Can't forget the orchids. This is where it adds movement and character. Although it's a round arrangement, you can let it come out, let it drape, let it have movement. It doesn't have to be stiff round. It can be soft and casual, almost wild, carefree. Bring it out to the opposite side. Maybe get a small piece coming up through the center. You can see, although it's round, it's not a perfect circle. It has a little bit of character as it works.
The design is starting to be beautiful. Now it needs just that little extra texture and some lightness. Some of the cottage yarrow will create that beauty. It's got the burgundy and the yellow in there. Kind of fun, getting the two colors. The Asclepias, it's a unique bloom. It actually has a milky sap, and that milky sap, when it leaks out, will shorten the life of the flower. If when you cut it, you take a moment, and you burn the end just with a candle flame, singe that so it's actually burned, that locks the milky sap in, and your flower will last so much better.
I don't know how it works. It still drinks water, but it doesn't bleed out. Isn't that amazing? Mother Nature is just the most miraculous thing. Again, it's just give it a cut, burn the end, I use a candle flame, then go back and place it into the foam. Let it be a little taller because it's so bright and sassy.
Some bunny tail... Nice texture here, tucking it in. You can group it. Need a few more grouped over on the back side. Cutting off the grass. Don't really need that part, just want the tail. The chocolate phlox, just such grand texture. Tucking it in. Going back, a little more yarrow. Just go back and forth with the different materials till it gets total coverage and beautiful texture.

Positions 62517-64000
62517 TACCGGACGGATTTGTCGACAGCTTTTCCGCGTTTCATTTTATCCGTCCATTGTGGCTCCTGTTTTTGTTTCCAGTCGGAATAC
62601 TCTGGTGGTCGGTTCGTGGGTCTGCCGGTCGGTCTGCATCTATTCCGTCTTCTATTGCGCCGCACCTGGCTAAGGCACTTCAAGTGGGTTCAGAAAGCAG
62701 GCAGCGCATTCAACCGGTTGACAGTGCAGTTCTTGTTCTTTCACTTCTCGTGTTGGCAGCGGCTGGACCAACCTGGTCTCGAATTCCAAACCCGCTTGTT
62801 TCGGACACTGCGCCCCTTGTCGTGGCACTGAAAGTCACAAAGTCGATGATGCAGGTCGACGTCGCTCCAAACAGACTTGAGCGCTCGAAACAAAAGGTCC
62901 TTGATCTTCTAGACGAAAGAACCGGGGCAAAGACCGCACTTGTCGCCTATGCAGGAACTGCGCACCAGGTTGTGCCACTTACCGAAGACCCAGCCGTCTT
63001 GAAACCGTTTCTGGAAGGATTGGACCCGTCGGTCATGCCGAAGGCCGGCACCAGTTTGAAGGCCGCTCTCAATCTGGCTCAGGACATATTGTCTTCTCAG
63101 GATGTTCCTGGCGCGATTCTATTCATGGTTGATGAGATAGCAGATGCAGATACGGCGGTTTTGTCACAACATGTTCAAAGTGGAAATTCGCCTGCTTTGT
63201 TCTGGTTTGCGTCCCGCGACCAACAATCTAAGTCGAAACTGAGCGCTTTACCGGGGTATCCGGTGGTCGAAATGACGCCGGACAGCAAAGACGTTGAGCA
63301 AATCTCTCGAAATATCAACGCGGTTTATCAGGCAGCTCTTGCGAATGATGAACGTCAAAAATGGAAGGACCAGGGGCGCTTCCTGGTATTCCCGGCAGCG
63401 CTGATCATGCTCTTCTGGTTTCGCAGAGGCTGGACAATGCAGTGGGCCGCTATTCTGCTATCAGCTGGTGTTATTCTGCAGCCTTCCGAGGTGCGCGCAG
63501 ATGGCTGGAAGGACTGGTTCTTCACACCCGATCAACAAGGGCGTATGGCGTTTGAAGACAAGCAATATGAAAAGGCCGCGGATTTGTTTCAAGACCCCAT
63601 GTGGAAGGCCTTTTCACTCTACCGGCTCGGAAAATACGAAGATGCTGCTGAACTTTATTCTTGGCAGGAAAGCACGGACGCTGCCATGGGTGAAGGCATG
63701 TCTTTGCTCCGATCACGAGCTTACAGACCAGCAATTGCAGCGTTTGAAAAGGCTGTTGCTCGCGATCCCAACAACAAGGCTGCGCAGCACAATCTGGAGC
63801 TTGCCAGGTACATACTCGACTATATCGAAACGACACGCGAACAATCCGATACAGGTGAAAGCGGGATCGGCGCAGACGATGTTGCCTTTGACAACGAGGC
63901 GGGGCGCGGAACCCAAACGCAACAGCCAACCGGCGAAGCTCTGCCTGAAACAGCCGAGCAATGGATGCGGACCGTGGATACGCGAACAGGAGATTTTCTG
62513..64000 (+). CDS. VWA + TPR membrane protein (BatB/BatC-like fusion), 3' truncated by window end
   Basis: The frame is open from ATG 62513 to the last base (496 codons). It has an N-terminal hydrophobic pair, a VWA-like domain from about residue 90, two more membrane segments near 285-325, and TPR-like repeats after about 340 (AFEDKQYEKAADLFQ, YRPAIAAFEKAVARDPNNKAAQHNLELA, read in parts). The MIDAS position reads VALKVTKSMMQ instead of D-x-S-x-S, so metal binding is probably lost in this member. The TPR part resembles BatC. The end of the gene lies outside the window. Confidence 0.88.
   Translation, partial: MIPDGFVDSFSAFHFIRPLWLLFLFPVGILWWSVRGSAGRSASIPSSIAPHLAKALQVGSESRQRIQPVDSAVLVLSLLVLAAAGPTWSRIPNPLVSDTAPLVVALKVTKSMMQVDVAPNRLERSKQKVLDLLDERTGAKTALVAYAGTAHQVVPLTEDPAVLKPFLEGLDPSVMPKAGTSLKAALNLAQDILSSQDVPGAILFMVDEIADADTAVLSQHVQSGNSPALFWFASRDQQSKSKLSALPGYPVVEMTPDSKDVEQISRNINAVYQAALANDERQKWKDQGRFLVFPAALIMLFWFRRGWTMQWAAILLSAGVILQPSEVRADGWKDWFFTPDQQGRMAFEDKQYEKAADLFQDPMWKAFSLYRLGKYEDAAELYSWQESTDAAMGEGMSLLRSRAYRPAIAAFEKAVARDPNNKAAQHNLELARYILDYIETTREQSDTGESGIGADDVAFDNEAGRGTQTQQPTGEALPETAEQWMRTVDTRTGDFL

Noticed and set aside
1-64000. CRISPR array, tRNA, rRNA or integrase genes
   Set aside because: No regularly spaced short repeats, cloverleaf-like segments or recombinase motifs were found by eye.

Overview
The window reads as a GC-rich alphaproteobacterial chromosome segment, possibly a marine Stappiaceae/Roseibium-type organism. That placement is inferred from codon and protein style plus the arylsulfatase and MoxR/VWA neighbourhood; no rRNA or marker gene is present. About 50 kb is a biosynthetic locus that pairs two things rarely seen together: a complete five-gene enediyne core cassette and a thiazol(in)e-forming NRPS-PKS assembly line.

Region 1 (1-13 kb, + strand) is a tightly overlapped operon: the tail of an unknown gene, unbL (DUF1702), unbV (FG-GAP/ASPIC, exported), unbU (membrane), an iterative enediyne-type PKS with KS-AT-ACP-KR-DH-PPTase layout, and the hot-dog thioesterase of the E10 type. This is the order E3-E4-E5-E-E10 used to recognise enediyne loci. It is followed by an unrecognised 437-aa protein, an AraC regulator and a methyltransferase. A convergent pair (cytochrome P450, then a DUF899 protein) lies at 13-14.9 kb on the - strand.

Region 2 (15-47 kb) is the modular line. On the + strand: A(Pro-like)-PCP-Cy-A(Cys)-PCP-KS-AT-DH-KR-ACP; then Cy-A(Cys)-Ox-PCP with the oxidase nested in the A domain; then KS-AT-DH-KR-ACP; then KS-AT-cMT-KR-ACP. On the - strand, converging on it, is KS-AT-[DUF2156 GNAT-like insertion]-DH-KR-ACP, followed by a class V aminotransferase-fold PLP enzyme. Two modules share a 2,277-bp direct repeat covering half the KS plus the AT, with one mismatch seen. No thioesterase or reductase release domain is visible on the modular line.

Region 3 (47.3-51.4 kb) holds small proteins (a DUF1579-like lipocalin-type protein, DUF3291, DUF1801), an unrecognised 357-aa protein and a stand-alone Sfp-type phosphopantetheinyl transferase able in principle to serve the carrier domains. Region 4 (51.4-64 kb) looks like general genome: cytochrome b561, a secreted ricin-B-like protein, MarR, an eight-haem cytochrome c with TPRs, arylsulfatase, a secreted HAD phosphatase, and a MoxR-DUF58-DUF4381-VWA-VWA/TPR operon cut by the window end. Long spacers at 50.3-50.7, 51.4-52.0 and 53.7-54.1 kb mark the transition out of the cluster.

The finished centerpiece is ready for the table, and it is very traditional, updated with a lot of fabulous materials and textures. But to give it a more contemporary vibe, breaking all the static line and adding dynamic movement, that will be the absolute final best touch. This is jasmine vine. You can see all the little curlicues, the little florets off of it.
I've removed all the foliage. I didn't want that green, and it doesn't hold as well. I just wanted the vine and that character and the movement. Just giving it a cut and placing it into the foam, and then winding it around, letting it just nestle into the design and between materials, and going back and adding more, and letting it just wind, adding that dynamic movement to finish the design.
As you prepare to make your autumn and Thanksgiving centerpieces, check out florabundance.com. They're online. You can search by season. You can search by color. You can search by variety, and yes, they have all these fabulous items. So much product to choose from, you're going to have a hard time picking your favorite.
Now, it's your turn. If you need more inspiration, check out the website, Flower School.com. The website contains hundreds of floral design how-to videos, floral design classes, online floral classes and DIY Flowers.
If you've got questions, you can reach me through there. Or, pick up the telephone and give me a call at (503) 223-8089. I do love to hear from you, and I'd love to see what you create. You can send a photo to my personal email, or better yet, post it on social media and tag #FloralDesignInstitute so we all can see. Have fun, and do something you love.